Internship Program Benefits High School Students
This summer, 25 of NIH’s youngest interns spent 6 weeks exploring their dreams in science and preparing for their future under the guidance of the Office of Intramural Training and Education (OITE). The interns, all rising high school seniors, were part of the third annual HiSTEP (High School Scientific Training and Enrichment Program), which invites students from financially disadvantaged local public schools to experience science in both classroom and laboratory settings while also receiving college advice and mentoring.
One of the program’s activities was a networking session on July 25, where each student was assigned three NIH professionals, including investigators, program directors, science administrators and other experts. The event took on a speed-dating style, with students speaking to each professional for 30 minutes then rotating on to the next mentor. The students also visited different labs throughout the week, donning colorful lab coats and joining researchers in their day-to-day routines.
“Dr. Meredith Fox [of NIMH’s Office of Science Policy, Planning and Communications] told me, whenever you’re given an opportunity, never to let go. Take them because you never know where they’ll take you,” said HiSTEP participant Stephany Carrasco. “The experience is giving me a broader view of what science really is. I never knew there were so many different jobs in science, it’s incredible.”
“We email researchers about participating in the informational interviews and they volunteer their time,” said Dr. Sharolyn Kawakami-Schulz, one of the directors of HiSTEP. “Within the NIH community, we know that training is important. There are many people who have benefited from mentorship and training who are very willing to give back.”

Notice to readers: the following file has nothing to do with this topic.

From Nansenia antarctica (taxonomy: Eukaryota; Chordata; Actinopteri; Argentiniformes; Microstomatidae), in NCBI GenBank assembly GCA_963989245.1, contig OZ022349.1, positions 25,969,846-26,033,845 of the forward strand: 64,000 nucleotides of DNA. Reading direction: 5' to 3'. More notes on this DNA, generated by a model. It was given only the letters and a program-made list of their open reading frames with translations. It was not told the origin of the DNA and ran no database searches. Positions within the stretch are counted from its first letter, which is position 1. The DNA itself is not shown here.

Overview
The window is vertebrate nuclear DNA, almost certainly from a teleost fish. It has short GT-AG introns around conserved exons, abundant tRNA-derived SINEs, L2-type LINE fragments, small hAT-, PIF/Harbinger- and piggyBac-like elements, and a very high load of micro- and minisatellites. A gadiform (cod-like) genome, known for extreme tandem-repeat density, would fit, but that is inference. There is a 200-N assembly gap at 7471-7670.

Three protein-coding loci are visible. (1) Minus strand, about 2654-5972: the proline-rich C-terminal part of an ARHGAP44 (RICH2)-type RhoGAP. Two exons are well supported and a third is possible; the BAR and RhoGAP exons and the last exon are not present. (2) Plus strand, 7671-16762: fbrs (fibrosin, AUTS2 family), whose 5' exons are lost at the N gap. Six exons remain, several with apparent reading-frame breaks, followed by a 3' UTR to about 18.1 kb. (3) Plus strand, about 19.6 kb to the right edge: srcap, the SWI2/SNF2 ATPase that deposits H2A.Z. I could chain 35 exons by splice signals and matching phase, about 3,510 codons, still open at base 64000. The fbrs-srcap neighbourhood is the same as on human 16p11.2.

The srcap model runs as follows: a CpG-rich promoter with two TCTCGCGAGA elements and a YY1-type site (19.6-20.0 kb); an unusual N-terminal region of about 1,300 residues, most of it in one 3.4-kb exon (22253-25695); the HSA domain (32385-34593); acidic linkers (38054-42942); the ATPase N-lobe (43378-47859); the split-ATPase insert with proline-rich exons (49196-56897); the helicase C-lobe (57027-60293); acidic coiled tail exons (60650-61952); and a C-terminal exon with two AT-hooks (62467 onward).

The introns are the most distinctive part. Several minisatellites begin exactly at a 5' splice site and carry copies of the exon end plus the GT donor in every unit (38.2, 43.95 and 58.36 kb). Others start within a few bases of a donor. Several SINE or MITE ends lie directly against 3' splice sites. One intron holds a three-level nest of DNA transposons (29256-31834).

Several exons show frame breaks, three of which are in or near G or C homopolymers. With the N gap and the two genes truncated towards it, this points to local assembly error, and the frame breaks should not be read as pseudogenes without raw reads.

Nathan Phillips, a rising senior at James Hubert Blake High School, took the advice he received to think about creative career options for his interest in sports medicine and kinesiology.
“I want to go into sports medicine, but I also want to do TV production and combine the two and make a show where they talk about different athletes and how they got through their injuries,” he said.
Along with introducing students to numerous opportunities in science, technology, engineering and mathematics (STEM) fields, HiSTEP teaches them how to apply for college and interact with experts who might be able to help them.
Dr. Kristen Zukosky, who advises HiSTEP students on researching and applying to college, said the application process could be especially overwhelming for students whose high schools or families did not have the resources or knowledge to weigh a diversity of college options. Zukosky has been helping students think about what to look for in a college experience, allowing them to navigate the characteristics of each school without paying sole attention to school rankings.
“I’m constantly impressed by their thirst for knowledge and their passion and devotion for STEM fields,” Zukosky said. “They’re like sponges the whole 6 weeks.”
“I thought the program was just going to be about science, science, science,” said Tooba Malik, a rising senior at Eleanor Roosevelt High School. “But they have lectures on how to have informational interviews, how to write good emails, basic communications skills that I kind of didn’t know about. My emails are way better than I used to write them.”